Ralston’s 6:30 p.m. timeslot, which airs in Reno and Las Vegas, will be filled with “expanded local news,” she said.
Ralston has been a reporter in Nevada politics for three decades, having worked for the Las Vegas Review-Journal and the Las Vegas Sun before starting his own news outlet in 2012. He’s hosted “Ralston Reports” for 14 years.
For now go to his website: https://www.ralstonreports.com/
In a prepared statement, the Laxalt campaign sought to shift attention to the leaker or leakers: “The improperly and perhaps illegally leaked document today is not an evaluation that Adam Laxalt has ever seen before, and its authenticity as an official evaluation is clearly in question. Adam has been in touch with the firm this afternoon and he has been told that the process of authentication is currently underway. However, this document purporting to be an official evaluation was never given to Adam Laxalt.”
The Laxalt name has considerable prominence in Nevada, given the service of Paul Laxalt as a district attorney, lieutenant governor, governor, and U.S. senator. But other Laxalts have been unable to translate that name recognition into political success. In the case of Adam Laxalt’s candidacy, the Laxalt family has split, some of its members supporting Democrat Ross Miller.
If Laxalt were to withdraw from the race, it would be up to the Republican State Central Committee to select a replacement for him on the ballot. Ralston writes that he has authenticated the document. The evaluation can be read on Ralston’s site
It seems that Democratic National Committee chairperson Debbie Wasserman Schultz has herself programmed to automatically criticize any Republican governor in the U.S. for refusing to implement a state Obamacare exchange.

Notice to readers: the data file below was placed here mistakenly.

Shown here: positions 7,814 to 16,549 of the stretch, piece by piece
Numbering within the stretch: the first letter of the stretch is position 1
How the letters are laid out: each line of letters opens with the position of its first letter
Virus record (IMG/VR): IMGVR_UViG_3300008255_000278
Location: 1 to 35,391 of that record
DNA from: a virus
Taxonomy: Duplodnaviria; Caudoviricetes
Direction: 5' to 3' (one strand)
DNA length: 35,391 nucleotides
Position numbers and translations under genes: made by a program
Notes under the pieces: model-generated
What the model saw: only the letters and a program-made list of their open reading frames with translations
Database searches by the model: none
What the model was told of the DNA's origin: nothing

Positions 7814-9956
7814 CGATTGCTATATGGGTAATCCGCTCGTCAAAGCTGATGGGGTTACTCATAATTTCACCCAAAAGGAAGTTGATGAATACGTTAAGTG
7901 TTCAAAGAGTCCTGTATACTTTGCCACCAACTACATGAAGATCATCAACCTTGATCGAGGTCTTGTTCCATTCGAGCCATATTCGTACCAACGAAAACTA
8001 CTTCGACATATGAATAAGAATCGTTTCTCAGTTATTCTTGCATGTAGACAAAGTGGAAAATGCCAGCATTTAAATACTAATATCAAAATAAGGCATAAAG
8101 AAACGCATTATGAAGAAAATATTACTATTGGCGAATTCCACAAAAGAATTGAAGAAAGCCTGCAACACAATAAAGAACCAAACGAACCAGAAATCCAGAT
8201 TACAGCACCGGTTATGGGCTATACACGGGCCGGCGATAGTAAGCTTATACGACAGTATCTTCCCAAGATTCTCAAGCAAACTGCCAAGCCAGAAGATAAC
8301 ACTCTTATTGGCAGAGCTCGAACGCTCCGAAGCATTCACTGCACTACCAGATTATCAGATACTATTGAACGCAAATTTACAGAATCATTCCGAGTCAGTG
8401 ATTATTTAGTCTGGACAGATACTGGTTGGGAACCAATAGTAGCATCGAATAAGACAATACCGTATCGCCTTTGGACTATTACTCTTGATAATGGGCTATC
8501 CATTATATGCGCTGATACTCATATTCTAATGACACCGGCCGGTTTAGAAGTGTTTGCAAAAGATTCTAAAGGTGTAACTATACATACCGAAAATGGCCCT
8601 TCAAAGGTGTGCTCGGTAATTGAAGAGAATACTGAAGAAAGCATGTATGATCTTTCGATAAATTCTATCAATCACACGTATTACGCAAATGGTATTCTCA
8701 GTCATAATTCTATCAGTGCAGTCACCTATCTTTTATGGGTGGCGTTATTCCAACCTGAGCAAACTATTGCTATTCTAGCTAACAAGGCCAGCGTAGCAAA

Wasserman Schultz made that contention on Tuesday about Nevada Governor Brian Sandoval. She did so on Nevada’s “Ralston Reports,” a TV program hosted by Jon Ralston, whose bio indicates that he is “a contributing editor at Politico Magazine” and that he has appeared “on national television, including programs on MSNBC, FOX and PBS.” There’s only one problem: Nevada tried to set up an Obamacare exchange,but decided to “scrap its crippled Obamacare exchange and join the federal HealthCare.gov for at least a year.” Video and a transcript follow the jump.
Transcript (absent annoying crosstalk, which I will address after the transcript):
JON RALSTON: I think most Americans looking at this, Congresswoman, think this law is shaky. It’s a mess. You are one of the strongest supporters of this law. You have to be worried.
WASSERMAN SCHULTZ: Actually, I think ultimately when the Supreme Court decides this, because obviously with dueling rulings and competing rulings that’s what’s going to happen, it’s going to be very clear that the unanimous ruling by the Fourth Circuit is the right one. The reason it’s the right one is Just take a state like Nevada, where you have a governor who refused to implement a state exchange and as a result people who get Affordable Care Act healthcare plans are getting them on the federal exchange.
RALTSON: Hang on. Let me just stop you for a second, because you’re misinformed about that. Brian Sandoval put in a state exchange. He did. So, whoever briefed you on that is wrong. He did put in a state exchange. He was the first Republican governor to do that.
WASSERMAN SCHULTZ: OK. That’s not even the point I’m making. I stand corrected. I’m not from Nevada.
The point Wasserman Schultz was making was about mean GOP governors like Sandoval who wouldn’t implement state exchanges. Since Sandoval did, though unsuccessfully, she ended up not having a point.
Ralston was far too indulgent, and in my view gave away where his sympathies lie. As seen in the transcript, he helps her by blaming “whoever briefed you.” What if nobody briefed her, Jon? And since when is blaming your handlers an acceptable excuse?
In the crosstalk near the end of the video, Ralston actually says “You can pivot from that.” Huh? How do you “pivot” from an obviously false statement? To use the implied sports analogy, she’s already committed a violation by traveling into an area about which she is ignorant, and she should hand the ball over to someone who is informed.
When Wasserman Schultz says, “I’m not from Nevada,” Ralston was right there to say “No, I know, that’s why I’m saying, it’s not your fault” (the final word is partially cut off, but that’s what Ralston appears to have said).
Excuse me, but, reinforcing a point made at Eagle Rising by Onan Coca, the chairman of the Democratic National Committee should know these things before she starts spouting off about them. If she really wasn’t ready with state-specific facts, she shouldn’t have ventured into what Nevada does or doesn’t have.